Ray Epps, A Fed Who Started January 6 Riot, Was From The FBI ‘MOST WANTED’’ List!

Kentucky Congressman Thomas Massie had a hearing on Thursday. He attacked the AG Merrick Garland about Ray Epps, the primary suspect of inciting the January 6 insurrection.

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One video from January 5 has emerged, and we can hear Epps speaking, “I don’t even like to say it because I’ll be arrested. I’ll say it. We need to go into the Capitol.”

Epps talked to the AZ republic after the riots at the Capitol, but his attorney told him to remain quiet. The viral video is circulating shows that he is saying, “We’re here to defend the Constitution” and “We need to go into the Capitol.”

On January 8, the FBI shared one photo from Epps; at least, it seems to be him.

The FBI suspect seen in the photo can be found in the video here.

Epps is the first person who started the riot, and in the video, you can hear he’s collaborating with a clean-cut, athletic young man fitting the profile of the federal agent.

Revolver News reported that since that event, Epps remained silent because he is the first person on the FBI Wanted List!

The key passage from the viral video was:

“Then, on July 1, between the hours of 3:37 a.m. and 5:55 p.m., the FBI finally took action on Ray Epps,” Revolver News reported. “But not to prosecute him, or to announce a sweeping investigation or FBI SWAT raid on Epps’s house for all of his phones and electronics. Instead, someone at the FBI quietly and stealthily purged every trace of Ray Epps from the Capitol Riots Most Wanted database.”

“Using the Wayback Machine from, we see that from January 8, 2021, until 3:37 a.m. on July 1, every archived version of the website shows Ray Epps as Suspect 16,” the report continued. “The below photo is just a snapshot sample from February 16, 2021 — but users can view the Web Archive themselves to witness the Ray Epps purge occurring sometime between 3:37 a.m. and 5:55 p.m. on July 1. That would be during the FBI workday.”

See the before and after screenshots.

Revolver’s report pointed out that the arrested suspects were labeled ‘’arrested’’ in the second picture, but the Epps image was deleted.

The report noted that Epps instructed his “commandos and the crowds at his attention to rush into the Capitol,” but he also “assiduously protected cops and law enforcement so no local or federal officers would be harmed during the precision breaches.’’

The NY Times also shared one misleading article on June 30 about Epps:

One of the biggest questions hanging over the aftermath of Jan. 6 was whether the riot was planned and carried out by organized groups.

By identifying and tracking key players throughout the day, we found that most — even some at the forefront of the action — were ardent, but disorganized Trump supporters swept up in the moment and acting individually.

The first person to enter the Capitol building, for example, was a 43-year-old husband and father from Kentucky named Michael Sparks. He has no known affiliation with any organized groups. Ray Epps, an Arizona man seen in widely-circulated videos telling Trump supporters on multiple occasions to go into the Capitol, also seemed to have acted on his own.

In the image below, you can see the man with the hat placed backward is the investigator in the barricades breach at the East Side of the Capitol. This happened 10 minutes before Trump’s speech.

‘’ The night before, the pro-Trump crowd immediately identified Epps’s proposal to storm the Capitol as something only a Fed would propose,” Revolver notes.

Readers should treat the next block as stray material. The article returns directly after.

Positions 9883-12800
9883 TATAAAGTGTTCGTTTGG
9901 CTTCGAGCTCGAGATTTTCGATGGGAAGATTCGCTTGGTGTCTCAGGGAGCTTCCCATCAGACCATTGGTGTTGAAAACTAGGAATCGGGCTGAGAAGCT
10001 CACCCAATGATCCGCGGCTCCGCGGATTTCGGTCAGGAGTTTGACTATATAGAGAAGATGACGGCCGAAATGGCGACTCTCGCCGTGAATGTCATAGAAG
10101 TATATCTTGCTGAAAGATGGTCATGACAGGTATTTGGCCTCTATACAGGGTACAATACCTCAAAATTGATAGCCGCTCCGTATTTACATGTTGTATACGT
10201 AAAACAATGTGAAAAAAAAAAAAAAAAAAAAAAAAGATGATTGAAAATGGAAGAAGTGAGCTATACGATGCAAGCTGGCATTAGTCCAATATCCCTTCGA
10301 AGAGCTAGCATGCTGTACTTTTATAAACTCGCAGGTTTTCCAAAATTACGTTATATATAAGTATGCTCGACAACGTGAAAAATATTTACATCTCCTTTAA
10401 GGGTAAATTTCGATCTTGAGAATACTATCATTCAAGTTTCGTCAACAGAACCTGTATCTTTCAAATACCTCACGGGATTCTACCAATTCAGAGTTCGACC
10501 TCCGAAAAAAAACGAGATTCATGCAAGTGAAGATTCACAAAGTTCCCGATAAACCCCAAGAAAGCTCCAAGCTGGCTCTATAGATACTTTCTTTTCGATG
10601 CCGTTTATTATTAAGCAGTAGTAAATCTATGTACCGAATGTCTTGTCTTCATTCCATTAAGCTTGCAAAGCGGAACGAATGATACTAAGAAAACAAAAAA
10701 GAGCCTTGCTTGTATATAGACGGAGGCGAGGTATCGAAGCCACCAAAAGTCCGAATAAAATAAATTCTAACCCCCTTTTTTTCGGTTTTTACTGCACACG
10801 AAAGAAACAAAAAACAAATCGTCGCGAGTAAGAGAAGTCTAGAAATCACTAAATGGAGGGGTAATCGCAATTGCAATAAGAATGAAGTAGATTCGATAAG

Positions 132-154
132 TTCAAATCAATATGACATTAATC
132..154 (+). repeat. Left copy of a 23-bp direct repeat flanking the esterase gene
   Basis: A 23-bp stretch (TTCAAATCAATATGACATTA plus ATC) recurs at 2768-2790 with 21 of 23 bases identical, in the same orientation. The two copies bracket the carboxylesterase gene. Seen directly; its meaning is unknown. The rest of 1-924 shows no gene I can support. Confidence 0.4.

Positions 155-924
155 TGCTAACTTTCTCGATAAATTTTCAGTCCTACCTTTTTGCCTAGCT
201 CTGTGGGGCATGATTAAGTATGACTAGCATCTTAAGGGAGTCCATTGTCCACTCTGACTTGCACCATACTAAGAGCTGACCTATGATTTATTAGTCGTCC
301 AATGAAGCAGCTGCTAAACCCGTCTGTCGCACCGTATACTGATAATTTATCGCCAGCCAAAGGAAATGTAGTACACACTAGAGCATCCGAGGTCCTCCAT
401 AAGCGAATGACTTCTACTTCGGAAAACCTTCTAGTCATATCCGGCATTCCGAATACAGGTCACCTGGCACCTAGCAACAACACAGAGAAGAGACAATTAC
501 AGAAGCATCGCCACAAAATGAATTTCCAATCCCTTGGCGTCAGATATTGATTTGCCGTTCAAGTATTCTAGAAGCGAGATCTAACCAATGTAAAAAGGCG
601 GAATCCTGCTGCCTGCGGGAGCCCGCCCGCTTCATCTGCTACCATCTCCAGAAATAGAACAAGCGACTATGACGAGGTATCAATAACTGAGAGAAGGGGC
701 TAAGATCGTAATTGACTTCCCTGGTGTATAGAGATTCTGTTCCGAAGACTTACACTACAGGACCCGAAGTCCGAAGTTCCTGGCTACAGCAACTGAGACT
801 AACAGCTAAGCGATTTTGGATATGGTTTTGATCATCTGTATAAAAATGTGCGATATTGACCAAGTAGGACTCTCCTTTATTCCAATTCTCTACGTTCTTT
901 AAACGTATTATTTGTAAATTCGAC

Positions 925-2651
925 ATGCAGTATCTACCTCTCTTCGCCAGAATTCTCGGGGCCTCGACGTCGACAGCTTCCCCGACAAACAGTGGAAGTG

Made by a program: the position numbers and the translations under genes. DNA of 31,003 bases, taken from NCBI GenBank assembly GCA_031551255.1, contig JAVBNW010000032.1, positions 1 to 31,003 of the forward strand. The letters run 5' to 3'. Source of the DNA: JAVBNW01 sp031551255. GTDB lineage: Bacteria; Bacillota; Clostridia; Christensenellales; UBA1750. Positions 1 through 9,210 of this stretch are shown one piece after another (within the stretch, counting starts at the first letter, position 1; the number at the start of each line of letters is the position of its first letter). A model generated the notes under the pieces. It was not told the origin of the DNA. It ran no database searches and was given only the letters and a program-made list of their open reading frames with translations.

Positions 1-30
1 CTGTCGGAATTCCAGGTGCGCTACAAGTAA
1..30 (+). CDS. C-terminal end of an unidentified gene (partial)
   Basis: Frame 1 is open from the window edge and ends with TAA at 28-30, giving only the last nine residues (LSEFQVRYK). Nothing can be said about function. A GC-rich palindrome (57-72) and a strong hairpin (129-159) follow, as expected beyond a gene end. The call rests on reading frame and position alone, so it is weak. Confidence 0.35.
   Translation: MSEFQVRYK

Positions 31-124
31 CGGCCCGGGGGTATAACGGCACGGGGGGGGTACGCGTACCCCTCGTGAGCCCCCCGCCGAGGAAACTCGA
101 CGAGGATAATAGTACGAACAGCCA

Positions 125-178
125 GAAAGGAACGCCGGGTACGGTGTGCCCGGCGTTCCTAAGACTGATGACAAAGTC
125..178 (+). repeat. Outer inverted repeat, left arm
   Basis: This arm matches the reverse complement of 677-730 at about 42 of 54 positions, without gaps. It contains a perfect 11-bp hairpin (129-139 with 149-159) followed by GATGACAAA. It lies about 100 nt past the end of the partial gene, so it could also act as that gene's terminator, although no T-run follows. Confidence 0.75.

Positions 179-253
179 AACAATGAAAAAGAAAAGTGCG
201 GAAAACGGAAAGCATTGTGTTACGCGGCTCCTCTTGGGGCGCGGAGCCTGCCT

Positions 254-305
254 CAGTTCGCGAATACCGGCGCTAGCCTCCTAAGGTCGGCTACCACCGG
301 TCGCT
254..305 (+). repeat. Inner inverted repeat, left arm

“January 6, after all, was scheduled as a Trump rally,” the report notes. “In the 323 rallies before Trump took office and the 168 rallies after that, there had never been a single instance of rioting or pre-planned illegal activity. Law-breaking was 0 for 491 at Trump rallies before January 6.”

Furthermore, Epps is caught on a video, side by side with John Earl Sullivan, the ANTOFS- supporting revolutionary. Sullivan is among the main suspect of the January 6 insurrection.

Becker News reported that Sullivan got back on YouTube after his ban. Now his account is Jayden C. He stated that he couldn’t believe he got banned on Youtube.

Sullivan was imprisoned on federal charges on January 14 but had an exclusive video of the January 6 insurrection, which CNN bought for $90,000.

Later the footage was confiscated by the U.S. authorities.

“U.S. authorities have confiscated roughly $90,000 from a Utah man who sold footage of a woman being fatally shot during the January 6 attack on the U.S. Capitol by supporters of former President Donald Trump,” Reuters reported in May.

“Prosecutors also have filed additional criminal charges against the man, John Earle Sullivan, a self-described political activist who is accused of entering the Capitol building and participating in the riot, ” the report continued.

“Sullivan now faces a total of eight criminal counts, including weapons charges, related to the riot,” the report added. “Sullivan’s lawyer did not immediately respond to a request for comment.”

It’s important to note that one of the charges was that he had a dangerous weapon, a knife.

The Ashli Babbitt shooting turned out to be the most bizarre political theatre. There are millions of unanswered questions. The New York Times in February stated that the capitol riots buried numerous relevant details about this tragic event.

The story obscures the mysterious conditions of Babbitt’s murder to keep safe many figures involved in the tragic event.

Also, the FBI has a habit of deleting crucial data about important cases, and now they didn’t want to release the 14,000 hours extended footage of the insurrection, and that’s the most suspicious thing ever!

The Americans don’t have answers about the extent to which FBI informants and agents were involved.

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